Documentary about the brave Alabama communities that embrace LGBT rights makes its world premiere.
Alabama filmmaker Bonnie Blue Edwards’ “Out in Alabama” premiered earlier this month at Cinequest Film Festival in San Jose, California. A journey into the lives of LGBT members in Birmingham, Alabama, the film is still fundraising for a feature-length version and will make its Southern debut at Crossroads Film Festival in Jackson, Mississippi, on April 2.
Focusing on Libertee Belle, the first-ever official drag queen, and Joshua Glenn, a Christian who’s been abandoned by his family after coming out, “Out in Alabama” is also a celebration of the friendships formed at Pride events. The film is the longtime project and directorial debut of Edwards, who is originally from Alabama and got her start through the storytelling juggernaut The Moth. She was an associate producer on the feature film”Assisted Living,” executive produced by Kevin Spacey, and the romantic comedy “Stereotypically You,” starring Aaron Tveit, also doing the film festival circuit this year.
Despite a stark conservative atmosphere, Edwards wants to show that the state of Alabama has cultivated communities with an active LGBT presence, complete with an annual gay pride parade and pride week celebrations, a bustling nightlife, community-funded resources for LGBT youth, program funding for gays and lesbians, inclusion in Civil Rights exhibits and more. “Out in Alabama” provides an intimate view of the people who courageously defy prejudice, allowing intolerance to dissipate into understanding. The film also illustrates how we all survive with the simple kind help of friends, family, and sometimes even strangers.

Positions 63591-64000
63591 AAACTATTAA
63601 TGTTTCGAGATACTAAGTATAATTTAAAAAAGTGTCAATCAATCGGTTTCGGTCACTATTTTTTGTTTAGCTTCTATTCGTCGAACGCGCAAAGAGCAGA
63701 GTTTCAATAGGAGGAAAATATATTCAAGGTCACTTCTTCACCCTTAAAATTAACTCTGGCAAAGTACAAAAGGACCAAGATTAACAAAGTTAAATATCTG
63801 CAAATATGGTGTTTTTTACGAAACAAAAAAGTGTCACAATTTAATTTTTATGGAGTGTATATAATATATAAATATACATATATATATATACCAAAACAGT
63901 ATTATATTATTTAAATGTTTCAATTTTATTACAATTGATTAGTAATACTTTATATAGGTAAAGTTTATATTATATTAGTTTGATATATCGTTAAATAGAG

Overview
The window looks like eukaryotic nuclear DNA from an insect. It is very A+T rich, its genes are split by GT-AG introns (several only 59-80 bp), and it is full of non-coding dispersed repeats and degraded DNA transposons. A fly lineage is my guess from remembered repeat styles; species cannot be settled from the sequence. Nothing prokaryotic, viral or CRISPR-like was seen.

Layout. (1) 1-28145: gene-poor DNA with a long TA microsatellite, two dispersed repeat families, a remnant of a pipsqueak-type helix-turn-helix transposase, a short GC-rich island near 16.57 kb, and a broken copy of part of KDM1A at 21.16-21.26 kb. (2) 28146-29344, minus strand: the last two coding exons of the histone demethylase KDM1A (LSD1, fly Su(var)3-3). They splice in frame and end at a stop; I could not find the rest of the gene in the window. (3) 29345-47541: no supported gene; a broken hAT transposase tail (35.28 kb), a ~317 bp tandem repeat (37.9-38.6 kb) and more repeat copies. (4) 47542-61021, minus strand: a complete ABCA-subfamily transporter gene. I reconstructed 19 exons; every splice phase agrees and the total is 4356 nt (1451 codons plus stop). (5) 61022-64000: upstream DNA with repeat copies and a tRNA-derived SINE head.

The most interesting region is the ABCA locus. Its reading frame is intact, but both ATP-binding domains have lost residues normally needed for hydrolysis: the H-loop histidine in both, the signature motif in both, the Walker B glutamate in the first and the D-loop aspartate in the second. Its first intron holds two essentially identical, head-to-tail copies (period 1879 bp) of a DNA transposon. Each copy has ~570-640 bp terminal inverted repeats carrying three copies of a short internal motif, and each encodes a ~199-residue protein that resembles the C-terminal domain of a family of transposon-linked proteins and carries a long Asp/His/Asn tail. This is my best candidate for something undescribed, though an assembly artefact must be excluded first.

Why make the documentary? The film’s Kickstarter campaign page says: “Because we are members and allies of the LGBTQI (and any other letter or person who identifies in that category) community and we want to show that we are thriving. Because time is of the essence, as these stories are happening right now. Because the world deserves to see examples of love and acceptance. Because there is someone somewhere who needs to see this film to know that they are not alone and that they belong. Because there is someone who will see it and will then understand. Because love is love, and all human beings are human beings.”
See “Out in Alabama” Saturday, April 2, at Malco Grandview in Jackson, Mississippi, as part of the Crossroads Film Festival. The short version of the film will be showing in an LGBTQ series on screen C that starts at 5:30 p.m. Edwards and film subject Joshua Glenn will be in attendance to answer questions after the screening.